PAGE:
Health Research and Policy

Clinical Trial Methodology and Software

Introduction

The following table contains information on locally developed methodologies and software. The software is almost always an R package and will soon appear in a CRAN repository near you; the links below will, in due course, point to them. Initially however, we provide source packages and binaries for Mac and Windows platforms so that users may download and experiment. Installation instructions are also given.

List of Software

Topic Description Software
A New Approach to Designing Phase I-II Cancer Trials for Cytotoxic Chemotherapies. Bartroff, Lai and Narasimhan, (submitted) Recently there has been much work on early phase cancer designs that incorporate both toxicity and efficacy data, called Phase I-II designs because they combine elements of both. However, they do not explicitly address the Phase II hypothesis test of H0: p = p0, where p is the probability of efficacy at the estimated maximum tolerated dose (MTD) from Phase I and p0 is the baseline efficacy rate. Standard practice for Phase II remains to treat p as a fixed, unknown parameter and to use Simonís 2-stage design with all patients dosed at the estimate . We propose a Phase I- II design that addresses the uncertainty in the estimate p = p () in H0 by using sequential generalized likelihood theory. Combining this with a Phase I design that incorporates efficacy data, the Phase I-II design provides a common framework that can be used all the way from the first dose of Phase I through the final accept/reject decision about H0 at the end of Phase II, utilizing both toxicity and efficacy data throughout. Efficient group sequential testing is used in Phase II that allows for early stopping to show treatment effect or futility. The proposed Phase I-II design thus removes the artificial barrier between Phase I and Phase II, and fulfills the objectives of searching for the MTD and testing if the treatment has an acceptable response rate to enter into a Phase III trial. An R package for computing the operating characteristics of the Phase I-II design called sp12design is available. Further improvements are under development and a final version should soon appear on a CRAN site near you. We have versions for Unix, Macintosh and Windows.

First, one must install the required isotone package the usual way using menus or whatever works for you before installing sp12design.

On Unix, open up a terminal and type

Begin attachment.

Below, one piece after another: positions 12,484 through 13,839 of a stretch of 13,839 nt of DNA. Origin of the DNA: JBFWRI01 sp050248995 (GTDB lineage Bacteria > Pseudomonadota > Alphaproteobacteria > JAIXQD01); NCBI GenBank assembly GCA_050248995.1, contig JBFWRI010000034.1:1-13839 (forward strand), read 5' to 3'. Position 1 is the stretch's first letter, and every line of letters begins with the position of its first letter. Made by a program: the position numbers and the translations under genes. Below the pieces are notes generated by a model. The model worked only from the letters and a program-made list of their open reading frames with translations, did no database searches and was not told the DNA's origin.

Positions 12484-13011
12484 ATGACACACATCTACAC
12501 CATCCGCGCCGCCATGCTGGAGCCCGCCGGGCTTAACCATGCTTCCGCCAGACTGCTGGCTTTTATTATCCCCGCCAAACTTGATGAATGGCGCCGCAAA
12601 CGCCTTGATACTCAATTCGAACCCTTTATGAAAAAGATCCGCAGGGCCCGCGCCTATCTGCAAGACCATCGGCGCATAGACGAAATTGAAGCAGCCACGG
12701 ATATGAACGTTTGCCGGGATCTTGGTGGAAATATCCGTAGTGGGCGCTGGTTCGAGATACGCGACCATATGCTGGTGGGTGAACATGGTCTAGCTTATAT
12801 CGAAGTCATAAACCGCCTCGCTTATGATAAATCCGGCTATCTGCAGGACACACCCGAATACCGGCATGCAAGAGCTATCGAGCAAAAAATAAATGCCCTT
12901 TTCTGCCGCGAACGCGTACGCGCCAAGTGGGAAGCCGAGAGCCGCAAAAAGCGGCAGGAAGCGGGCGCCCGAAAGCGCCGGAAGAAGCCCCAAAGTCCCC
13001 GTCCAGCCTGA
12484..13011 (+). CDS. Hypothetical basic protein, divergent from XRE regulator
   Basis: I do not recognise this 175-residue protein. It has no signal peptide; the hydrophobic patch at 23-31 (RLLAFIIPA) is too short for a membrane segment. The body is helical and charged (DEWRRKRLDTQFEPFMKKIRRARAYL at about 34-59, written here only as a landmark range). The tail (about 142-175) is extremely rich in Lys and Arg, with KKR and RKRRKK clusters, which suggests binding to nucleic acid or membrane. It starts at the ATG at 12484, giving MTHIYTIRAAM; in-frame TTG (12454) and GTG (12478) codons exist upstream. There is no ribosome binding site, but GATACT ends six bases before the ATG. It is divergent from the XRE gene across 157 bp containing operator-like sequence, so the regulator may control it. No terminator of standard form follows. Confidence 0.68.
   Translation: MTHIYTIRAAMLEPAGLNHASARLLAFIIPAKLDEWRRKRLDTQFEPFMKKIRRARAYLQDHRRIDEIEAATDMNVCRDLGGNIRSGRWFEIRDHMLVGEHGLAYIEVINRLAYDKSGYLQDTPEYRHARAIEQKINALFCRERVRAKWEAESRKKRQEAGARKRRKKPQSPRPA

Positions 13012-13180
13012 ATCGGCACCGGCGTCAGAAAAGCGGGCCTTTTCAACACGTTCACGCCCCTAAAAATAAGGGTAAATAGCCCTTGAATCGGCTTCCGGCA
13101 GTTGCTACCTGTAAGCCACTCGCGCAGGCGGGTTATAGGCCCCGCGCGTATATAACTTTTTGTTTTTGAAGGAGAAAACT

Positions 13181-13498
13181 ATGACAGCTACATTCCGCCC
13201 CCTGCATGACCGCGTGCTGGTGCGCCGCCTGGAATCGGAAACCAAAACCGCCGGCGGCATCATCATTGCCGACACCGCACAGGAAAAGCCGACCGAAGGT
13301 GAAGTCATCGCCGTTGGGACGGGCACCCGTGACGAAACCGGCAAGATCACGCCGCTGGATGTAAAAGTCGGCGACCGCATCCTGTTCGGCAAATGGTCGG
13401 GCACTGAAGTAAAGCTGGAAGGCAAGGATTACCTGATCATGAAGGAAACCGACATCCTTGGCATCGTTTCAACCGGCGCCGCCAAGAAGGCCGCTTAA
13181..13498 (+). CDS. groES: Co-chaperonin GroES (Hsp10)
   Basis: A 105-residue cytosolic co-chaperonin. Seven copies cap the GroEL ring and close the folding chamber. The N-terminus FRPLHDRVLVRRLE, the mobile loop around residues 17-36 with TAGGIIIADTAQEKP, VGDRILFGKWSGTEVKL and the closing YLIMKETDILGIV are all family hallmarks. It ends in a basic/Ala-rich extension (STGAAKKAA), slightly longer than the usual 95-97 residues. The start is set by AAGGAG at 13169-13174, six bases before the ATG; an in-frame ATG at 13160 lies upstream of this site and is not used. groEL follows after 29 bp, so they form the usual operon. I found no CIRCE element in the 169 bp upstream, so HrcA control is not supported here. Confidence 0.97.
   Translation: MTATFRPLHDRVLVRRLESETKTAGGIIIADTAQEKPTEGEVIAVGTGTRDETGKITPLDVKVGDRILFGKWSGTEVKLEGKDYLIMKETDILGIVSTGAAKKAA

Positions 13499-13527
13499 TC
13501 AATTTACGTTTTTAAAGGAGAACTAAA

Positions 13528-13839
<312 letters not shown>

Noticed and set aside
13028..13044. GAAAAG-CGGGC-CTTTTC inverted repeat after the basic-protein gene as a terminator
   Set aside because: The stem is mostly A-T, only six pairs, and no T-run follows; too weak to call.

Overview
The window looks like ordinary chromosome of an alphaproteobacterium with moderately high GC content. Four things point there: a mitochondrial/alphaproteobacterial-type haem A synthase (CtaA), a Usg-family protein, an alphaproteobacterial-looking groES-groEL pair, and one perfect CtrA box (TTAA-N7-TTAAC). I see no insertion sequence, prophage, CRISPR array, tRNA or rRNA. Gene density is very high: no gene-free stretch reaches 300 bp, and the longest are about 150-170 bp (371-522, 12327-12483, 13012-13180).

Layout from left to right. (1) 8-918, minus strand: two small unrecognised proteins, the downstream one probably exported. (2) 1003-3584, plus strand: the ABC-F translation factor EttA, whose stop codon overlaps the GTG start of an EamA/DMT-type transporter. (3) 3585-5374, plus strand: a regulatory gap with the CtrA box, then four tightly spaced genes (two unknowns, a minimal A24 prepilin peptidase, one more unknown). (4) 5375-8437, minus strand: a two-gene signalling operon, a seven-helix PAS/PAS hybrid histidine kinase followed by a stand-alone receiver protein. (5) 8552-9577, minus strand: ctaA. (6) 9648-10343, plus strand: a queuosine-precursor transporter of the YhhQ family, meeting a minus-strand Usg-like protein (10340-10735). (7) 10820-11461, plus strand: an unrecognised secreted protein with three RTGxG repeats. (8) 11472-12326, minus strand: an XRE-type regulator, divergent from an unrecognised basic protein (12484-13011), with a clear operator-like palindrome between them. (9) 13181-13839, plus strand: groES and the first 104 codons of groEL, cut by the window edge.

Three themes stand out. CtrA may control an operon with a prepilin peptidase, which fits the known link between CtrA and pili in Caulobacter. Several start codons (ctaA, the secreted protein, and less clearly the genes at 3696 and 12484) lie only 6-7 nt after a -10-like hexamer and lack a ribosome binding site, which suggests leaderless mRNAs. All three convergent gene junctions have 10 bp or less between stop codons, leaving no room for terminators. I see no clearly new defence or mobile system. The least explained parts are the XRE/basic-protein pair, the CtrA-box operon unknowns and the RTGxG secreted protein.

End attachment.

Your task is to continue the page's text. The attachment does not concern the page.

R CMD INSTALL sp12design_0.03.tar.gz

On a Mac, open up a terminal and type
R CMD INSTALL sp12design_0.03.tgz

On Windows, using the Package menu, choose Install from local zip files and navigate to the downloaded zip file.

Once the package is installed, typing
library("sp12design"); example(iso.phaseII.oc)
will run an example that computes the operating characteristics of the new design under monotonicity conditions discussed in the paper. To reproduce table 3 of the paper with some accuracy, a simulation size B =10000 should be used.
Clinical trial designs for testing biomarker-based personalized therapies. Tze Leung Lai, Philip W Lavori, Mei-Chiung I Shih, Branimir I Sikic. Published in Clinical trials, vol. 9, no. 2, 141-154, 2012. Advances in molecular therapeutics in the past decade have opened up new possibilities for treating cancer patients with personalized therapies, using biomarkers to determine which treatments are most likely to benefit them, but there are difficulties and unresolved issues in the development and validation of biomarker-based personalized therapies. We develop a new clinical trial design to address some of these issues. The goal is to capture the strengths of the frequentist and Bayesian approaches to address this problem in the recent literature and to circumvent their limitations. We use generalized likelihood ratio tests of the intersection null and enriched strategy null hypotheses to derive a novel clinical trial design for the problem of advancing promising biomarker-guided strategies toward eventual validation. We also investigate the usefulness of adaptive randomization (AR) and futility stopping proposed in the recent literature. An R package for running the simulations in the paper is available. There is additional work that needs to be done to make this a more general package than it is currently. We have versions for Unix, Macintosh and Windows.